Where to Start When Designing an Accessible Course

Macmillan Employee
Macmillan Employee
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Accessibility may be hard to spell, but it shouldn’t feel like it’s hard to achieve.

Accessibility is the extent and ease with which a person with a disability can perceive, navigate, interact with, and contribute to a product, service, or environment. It’s also commonly abbreviated as a11y, a numeronym where the number 11 represents the eleven letters between the first 'a' and the last 'y' in the word "accessibility." 

Disabilities vary broadly and can impact a student's vision, hearing, movement, speech, and cognition. Each disability category encompasses a range of experiences; for example, visual disabilities can range from color blindness to total blindness. The goal of accessibility is to remove barriers and provide equal access and opportunity for students with disabilities. 

Accessibility in education is not just about compliance or meeting legal requirements; rather, it's about creating an inclusive learning environment where all students feel like they belong and have the resources to succeed. By prioritizing accessibility, educational institutions and instructors can significantly impact students' learning experiences, outcomes, and overall well-being. Here are four quick tips for instructors who want to design an accessible course but don’t know where to start:

Designing an Accessible Course 

  1. Build a relationship with your disability/accessibility offices to learn about the assistive technologies and services available to students with disabilities. By establishing a strong relationship with these offices, you can tap into a wealth of expertise and resources, including up-to-date information on assistive tools and best practices for accessibility. Some examples of assistive technologies include text-to-speech tools for textbooks, notetaking browser extensions, alternative keyboards, etc.

  2. Offer various ways to interact with course content, such as providing printable and digital formats. This course adjustment would support not only students with disabilities but also students with diverse learning styles and students studying in different environments. Offering multiple ways to interact with content can lead to increased engagement and even improved learning outcomes. Some things to keep in mind when creating course content:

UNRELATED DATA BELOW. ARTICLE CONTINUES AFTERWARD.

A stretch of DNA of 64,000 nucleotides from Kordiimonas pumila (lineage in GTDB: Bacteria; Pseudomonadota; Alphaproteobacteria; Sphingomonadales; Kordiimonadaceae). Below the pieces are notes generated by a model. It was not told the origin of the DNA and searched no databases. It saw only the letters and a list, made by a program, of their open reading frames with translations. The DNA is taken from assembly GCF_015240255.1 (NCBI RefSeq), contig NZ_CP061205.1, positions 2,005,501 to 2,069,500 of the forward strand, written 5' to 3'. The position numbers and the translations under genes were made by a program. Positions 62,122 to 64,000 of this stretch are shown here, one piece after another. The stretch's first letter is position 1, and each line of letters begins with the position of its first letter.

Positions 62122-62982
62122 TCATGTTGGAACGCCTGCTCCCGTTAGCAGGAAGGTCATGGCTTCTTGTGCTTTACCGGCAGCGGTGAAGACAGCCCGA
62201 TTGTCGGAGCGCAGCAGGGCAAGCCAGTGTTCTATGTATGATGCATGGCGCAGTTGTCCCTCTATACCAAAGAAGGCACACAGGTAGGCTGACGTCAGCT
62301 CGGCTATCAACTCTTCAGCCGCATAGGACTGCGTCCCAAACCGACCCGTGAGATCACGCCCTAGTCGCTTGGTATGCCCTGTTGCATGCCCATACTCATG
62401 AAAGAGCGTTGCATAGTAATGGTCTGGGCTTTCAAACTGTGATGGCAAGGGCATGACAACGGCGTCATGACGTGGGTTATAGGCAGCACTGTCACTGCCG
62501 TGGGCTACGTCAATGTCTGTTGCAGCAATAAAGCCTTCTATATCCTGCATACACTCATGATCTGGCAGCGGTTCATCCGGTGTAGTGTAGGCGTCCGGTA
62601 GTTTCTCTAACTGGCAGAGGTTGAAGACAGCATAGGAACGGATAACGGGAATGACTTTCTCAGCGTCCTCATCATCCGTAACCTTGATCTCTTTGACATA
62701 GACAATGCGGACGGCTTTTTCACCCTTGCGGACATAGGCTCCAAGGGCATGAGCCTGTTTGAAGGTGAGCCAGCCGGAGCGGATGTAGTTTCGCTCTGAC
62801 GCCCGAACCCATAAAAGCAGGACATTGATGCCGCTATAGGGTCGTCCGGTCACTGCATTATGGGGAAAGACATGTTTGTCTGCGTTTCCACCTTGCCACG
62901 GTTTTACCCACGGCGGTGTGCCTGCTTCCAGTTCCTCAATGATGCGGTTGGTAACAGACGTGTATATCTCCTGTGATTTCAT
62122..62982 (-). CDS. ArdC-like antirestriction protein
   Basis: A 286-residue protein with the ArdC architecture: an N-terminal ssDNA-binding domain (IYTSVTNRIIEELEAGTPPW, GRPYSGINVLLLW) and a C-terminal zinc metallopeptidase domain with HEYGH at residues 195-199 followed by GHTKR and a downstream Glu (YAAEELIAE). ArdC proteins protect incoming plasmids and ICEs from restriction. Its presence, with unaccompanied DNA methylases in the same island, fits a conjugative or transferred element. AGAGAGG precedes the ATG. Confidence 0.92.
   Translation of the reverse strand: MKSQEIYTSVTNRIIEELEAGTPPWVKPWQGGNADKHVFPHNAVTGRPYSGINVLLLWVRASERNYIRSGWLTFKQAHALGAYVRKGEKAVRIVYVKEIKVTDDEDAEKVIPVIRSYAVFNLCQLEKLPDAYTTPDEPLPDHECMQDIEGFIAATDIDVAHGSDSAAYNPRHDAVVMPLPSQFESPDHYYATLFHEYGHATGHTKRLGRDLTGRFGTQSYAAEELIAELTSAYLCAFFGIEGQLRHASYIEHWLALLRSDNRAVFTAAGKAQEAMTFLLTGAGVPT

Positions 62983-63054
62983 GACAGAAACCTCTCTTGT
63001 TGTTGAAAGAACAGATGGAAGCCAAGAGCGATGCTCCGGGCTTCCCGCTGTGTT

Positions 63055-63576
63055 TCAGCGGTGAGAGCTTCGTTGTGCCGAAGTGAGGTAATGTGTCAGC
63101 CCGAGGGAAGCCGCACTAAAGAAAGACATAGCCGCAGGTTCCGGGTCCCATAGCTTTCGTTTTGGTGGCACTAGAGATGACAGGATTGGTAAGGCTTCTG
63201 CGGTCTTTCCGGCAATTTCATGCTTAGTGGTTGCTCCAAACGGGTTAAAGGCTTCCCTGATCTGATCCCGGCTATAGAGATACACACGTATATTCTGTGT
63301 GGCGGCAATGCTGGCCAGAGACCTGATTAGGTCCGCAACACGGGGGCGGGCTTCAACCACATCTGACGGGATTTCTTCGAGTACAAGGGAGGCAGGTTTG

• Digital formats should include readable text, meaning that the content is not an image. This allows students to use their text-to-speech or screen reader technologies. 
    • Images that convey meaning, such as a mitochondria cell in a Biology handout should include alternative text (alt text) which offers a way for students who are blind or have low vision to perceive the content. 
    • Materials should have appropriate color contrast. WebAIM offers a free Contrast Checker which can help determine if your foreground and background colors are compliant. Color should not be the only way to convey meaning. For example, if a bar graph only uses color to differentiate the values, students who are colorblind may not be able to perceive the information. Instead, try combining two elements like a color and a pattern. 
    • Audio/video files should be captioned and include a transcript. If your video generator provides automated captions, review the output for accuracy. 
    • To support students who are blind or have low vision, provide audio descriptions for videos that describe the visuals without interpreting them. Audio descriptions can be integrated into your usual audio recording process.

  3. Include an accessibility statement in your syllabus that encourages students to reach out to you with access needs. Adding this language signals to students that you are willing to discuss their individual needs and emphasizes your commitment to inclusion. Importantly, it encourages students who may be hesitant to request accommodations to know that they won’t be penalized for doing so. You can work with your disability services office for language and assistance.

  4. Label course materials with an intuitive naming convention. This practice removes unnecessary barriers for students using screen readers and other assistive technologies, as clear and predictable file names are essential for navigating course content efficiently. For example: Week 1 - Introduction to Psychology, Week 2 - Child Development, etc. 

Additional Resources for Getting Started


Macmillan Learning’s accessibility team is here for you. If you have any questions about the accessibility of Macmillan Learning’s products or services, please contact webaccessibility@macmillan.com.